An engineer recently asked Redditors for their opinions after he gaslighted a coworker into thinking that everyone considers him to be an emotional crybaby. Here is the full story.
The Hothead’s Behavior Had Improved
OP is an engineer who works on a team with eight other engineers. His company has a very flat structure, with mostly just the engineers and corporate management.
Most of OP’s teammates are calm and reasonable individuals but one coworker has severe anger issues. This guy often resorts to yelling and getting in people’s faces during disagreements, creating a hostile work environment.
Initially, OP approached his boss to address the issue, expressing his concerns about the aggressive behavior. But the boss brushed it off, suggesting that the individual’s behavior was just a part of who they were.
OP’s boss even said that the hothead’s behavior had improved a lot compared to how he acted 10 years ago. He had mellowed out quite a bit, according to the boss.
He Still Far from Mellow
That idea blew OP’s mind because the coworker is far from mellow now. He can’t even imagine how bad the guy must have been a decade ago.
Since the company has no dedicated HR department, there weren’t really any proper channels for addressing the issue. And since OP’s boss brushed it off, it was challenging to find a resolution or support of any kind.
Frustrated by the lack of action, OP devised a different approach to dealing with his angry coworker. The plan was to change the man’s reputation within the company and the dynamics within the team.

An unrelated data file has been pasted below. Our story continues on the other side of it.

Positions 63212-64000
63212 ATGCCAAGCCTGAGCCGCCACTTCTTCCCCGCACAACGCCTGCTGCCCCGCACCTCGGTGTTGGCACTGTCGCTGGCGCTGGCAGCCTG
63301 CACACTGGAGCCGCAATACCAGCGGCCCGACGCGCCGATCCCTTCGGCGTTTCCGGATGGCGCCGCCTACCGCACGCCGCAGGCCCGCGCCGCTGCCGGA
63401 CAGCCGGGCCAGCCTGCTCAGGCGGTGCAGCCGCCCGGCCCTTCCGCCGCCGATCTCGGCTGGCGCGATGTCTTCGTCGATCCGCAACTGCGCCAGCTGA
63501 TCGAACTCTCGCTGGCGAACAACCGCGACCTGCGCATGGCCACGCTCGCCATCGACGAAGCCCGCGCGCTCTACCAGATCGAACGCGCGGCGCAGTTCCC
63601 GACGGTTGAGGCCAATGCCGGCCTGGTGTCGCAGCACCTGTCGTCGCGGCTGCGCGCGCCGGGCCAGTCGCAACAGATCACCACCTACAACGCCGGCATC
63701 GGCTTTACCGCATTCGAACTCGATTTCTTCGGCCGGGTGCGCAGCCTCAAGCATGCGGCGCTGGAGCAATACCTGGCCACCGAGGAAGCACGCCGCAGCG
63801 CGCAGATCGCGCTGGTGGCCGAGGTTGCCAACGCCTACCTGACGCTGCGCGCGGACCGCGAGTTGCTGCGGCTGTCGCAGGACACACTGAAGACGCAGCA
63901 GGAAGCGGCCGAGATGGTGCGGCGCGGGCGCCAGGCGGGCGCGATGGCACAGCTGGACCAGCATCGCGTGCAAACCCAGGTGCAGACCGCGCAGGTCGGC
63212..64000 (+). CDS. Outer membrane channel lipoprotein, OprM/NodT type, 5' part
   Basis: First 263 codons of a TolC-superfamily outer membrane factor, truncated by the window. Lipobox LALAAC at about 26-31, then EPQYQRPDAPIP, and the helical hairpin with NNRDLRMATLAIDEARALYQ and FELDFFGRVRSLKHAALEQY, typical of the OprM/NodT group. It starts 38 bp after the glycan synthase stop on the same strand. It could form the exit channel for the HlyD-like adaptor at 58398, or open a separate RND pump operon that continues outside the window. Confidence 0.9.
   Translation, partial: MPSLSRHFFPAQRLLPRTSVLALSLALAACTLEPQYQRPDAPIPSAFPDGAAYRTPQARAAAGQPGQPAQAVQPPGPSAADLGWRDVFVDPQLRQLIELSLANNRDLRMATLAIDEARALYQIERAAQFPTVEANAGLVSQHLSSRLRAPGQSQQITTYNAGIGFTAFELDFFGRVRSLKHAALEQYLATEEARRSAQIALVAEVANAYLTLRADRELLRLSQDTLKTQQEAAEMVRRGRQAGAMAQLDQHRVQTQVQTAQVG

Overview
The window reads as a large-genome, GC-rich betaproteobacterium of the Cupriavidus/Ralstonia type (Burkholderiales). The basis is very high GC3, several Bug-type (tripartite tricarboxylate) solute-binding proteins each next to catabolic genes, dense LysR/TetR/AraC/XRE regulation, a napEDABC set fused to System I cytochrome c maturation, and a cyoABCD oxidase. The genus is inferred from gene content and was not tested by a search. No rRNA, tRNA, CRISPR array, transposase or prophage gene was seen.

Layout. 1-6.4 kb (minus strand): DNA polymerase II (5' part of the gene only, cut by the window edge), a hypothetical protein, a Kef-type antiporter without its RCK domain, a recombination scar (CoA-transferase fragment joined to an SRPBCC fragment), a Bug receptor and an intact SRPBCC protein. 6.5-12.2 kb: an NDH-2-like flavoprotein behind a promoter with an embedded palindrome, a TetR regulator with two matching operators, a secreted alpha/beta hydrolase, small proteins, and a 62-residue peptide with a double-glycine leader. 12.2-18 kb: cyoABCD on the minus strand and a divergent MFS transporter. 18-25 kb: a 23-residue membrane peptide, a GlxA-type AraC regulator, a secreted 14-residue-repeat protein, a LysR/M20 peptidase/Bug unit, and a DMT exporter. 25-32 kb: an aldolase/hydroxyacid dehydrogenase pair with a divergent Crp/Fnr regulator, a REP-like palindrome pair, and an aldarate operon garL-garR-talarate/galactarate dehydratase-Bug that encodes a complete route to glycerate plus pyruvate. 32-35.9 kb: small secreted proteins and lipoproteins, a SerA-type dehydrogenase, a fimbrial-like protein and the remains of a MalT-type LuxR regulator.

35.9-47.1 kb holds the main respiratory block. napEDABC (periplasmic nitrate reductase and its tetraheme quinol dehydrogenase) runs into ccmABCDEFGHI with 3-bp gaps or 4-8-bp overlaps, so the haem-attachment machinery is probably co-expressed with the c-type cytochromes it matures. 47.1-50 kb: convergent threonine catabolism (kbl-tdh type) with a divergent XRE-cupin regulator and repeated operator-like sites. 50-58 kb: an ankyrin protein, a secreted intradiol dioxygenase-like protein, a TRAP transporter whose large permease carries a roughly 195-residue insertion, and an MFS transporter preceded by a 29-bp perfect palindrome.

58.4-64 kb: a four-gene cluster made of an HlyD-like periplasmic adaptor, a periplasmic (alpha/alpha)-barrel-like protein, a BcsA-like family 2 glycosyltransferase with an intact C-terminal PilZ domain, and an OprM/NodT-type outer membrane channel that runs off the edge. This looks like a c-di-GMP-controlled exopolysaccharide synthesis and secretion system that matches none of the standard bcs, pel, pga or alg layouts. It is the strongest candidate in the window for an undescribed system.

OP decided to reframe the bully’s behavior by using subtle language shifts, replacing terms like “arguing” or “yelling” with terms like “emotional,” “throwing a tantrum,” or “having a fit.”
Gaslighting Sad Baby Vibes
OP wanted to kill off the bully’s “big man vibes” and expose his true “weak sad baby vibes” for the whole world to see. Maybe then, he’d finally change his ugly behavior.
OP put his plan into action by first making subtle comments during meetings or conversations with colleagues.
Little by little, he was able to gradually shift the perception of the bully’s behavior from dominant and aggressive to emotionally unstable and weak.
At every opportunity, OP began to highlight how “emotional” the coworker was becoming during discussions or disagreements.
He Said He Had Childish Temper Tantrums
He’d even replay meetings back to his boss, nothing that the coworker threw a “hissy fit” or “temper tantrum.”
Over time, coworkers started to pick up on OP’s comments and incorporate similar language when discussing the individual’s outbursts, inadvertently reinforcing the new perception.
Encouraged by the growing support from colleagues, OP finally directly confronted the hothead. During one tirade, OP told the man that he had difficulty in understanding his points when he was so emotional.
That eventually became the norm, with OP consistently calling out his coworker as emotional whenever his temper started to flare.
He Was on the Verge of Crybaby Tears
Finally, after one confrontation, the coworker asked OP why he consistently labeled him as emotional. OP casually pointed out that the man was on the verge of tears, which only further agitated him.
OP knows that he gaslighted his coworker to an extent, but he’s happy that perceptions have started to change.
Redditors strongly support OP and the actions he took to overcome his bully at work.
They point out that he really had no choice since management wouldn’t help him. And they think he did a masterful job of turning the tables without getting angry himself.
He Overcame His Bully
Several point out that the company really needs to take control of the situation and stop coddling the angry employee just because he has the most seniority.
So, what do you think of this story? Was OP right for trying something new to change perceptions of the work bully?
Or did he go too far in playing mind games with the guy and turning him into an emotional mess?
The post He Cunningly Turned His Bully Co-worker Into an Emotional Crybaby first appeared on The Net Worth Of.
Featured Image Credit: Shutterstock / Den Rozhnovsky. The people shown in the images are for illustrative purposes only, not the actual people featured in the story.